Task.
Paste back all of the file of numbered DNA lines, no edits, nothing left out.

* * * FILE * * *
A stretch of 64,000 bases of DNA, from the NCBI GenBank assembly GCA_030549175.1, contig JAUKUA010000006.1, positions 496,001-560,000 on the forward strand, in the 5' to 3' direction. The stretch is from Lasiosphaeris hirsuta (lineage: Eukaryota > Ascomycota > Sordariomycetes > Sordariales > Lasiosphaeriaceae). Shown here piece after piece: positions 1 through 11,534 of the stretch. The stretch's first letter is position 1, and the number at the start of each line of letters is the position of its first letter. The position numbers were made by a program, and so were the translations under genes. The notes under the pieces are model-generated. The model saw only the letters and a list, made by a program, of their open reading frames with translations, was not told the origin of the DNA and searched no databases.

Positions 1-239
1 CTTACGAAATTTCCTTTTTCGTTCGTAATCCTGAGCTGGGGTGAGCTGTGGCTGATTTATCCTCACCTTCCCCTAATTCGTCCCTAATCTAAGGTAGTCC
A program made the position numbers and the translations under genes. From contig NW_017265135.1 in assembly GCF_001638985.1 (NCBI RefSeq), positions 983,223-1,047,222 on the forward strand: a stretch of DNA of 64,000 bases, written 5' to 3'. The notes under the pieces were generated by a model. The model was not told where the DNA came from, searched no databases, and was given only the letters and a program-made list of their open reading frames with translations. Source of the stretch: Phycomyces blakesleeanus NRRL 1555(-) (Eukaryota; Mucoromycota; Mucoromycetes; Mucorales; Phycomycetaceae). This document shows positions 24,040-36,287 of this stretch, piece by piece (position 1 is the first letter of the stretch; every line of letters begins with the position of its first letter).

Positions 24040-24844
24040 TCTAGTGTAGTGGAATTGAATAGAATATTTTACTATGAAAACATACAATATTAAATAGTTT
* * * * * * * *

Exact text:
A stretch of 64,000 bases of DNA, from the NCBI GenBank assembly GCA_030549175.1, contig JAUKUA010000006.1, positions 496,001-560,000 on the forward strand, in the 5' to 3' direction. The stretch is from Lasiosphaeris hirsuta (lineage: Eukaryota > Ascomycota > Sordariomycetes > Sordariales > Lasiosphaeriaceae). Shown here piece after piece: positions 1 through 11,534 of the stretch. The stretch's first letter is position 1, and the number at the start of each line of letters is the position of its first letter. The position numbers were made by a program, and so were the translations under genes. The notes under the pieces are model-generated. The model saw only the letters and a list, made by a program, of their open reading frames with translations, was not told the origin of the DNA and searched no databases.

Positions 1-239
1 CTTACGAAATTTCCTTTTTCGTTCGTAATCCTGAGCTGGGGTGAGCTGTGGCTGATTTATCCTCACCTTCCCCTAATTCGTCCCTAATCTAAGGTAGTCC
A program made the position numbers and the translations under genes. From contig NW_017265135.1 in assembly GCF_001638985.1 (NCBI RefSeq), positions 983,223-1,047,222 on the forward strand: a stretch of DNA of 64,000 bases, written 5' to 3'. The notes under the pieces were generated by a model. The model was not told where the DNA came from, searched no databases, and was given only the letters and a program-made list of their open reading frames with translations. Source of the stretch: Phycomyces blakesleeanus NRRL 1555(-) (Eukaryota; Mucoromycota; Mucoromycetes; Mucorales; Phycomycetaceae). This document shows positions 24,040-36,287 of this stretch, piece by piece (position 1 is the first letter of the stretch; every line of letters begins with the position of its first letter).

Positions 24040-24844
24040 TCTAGTGTAGTGGAATTGAATAGAATATTTTACTATGAAAACATACAATATTAAATAGTTT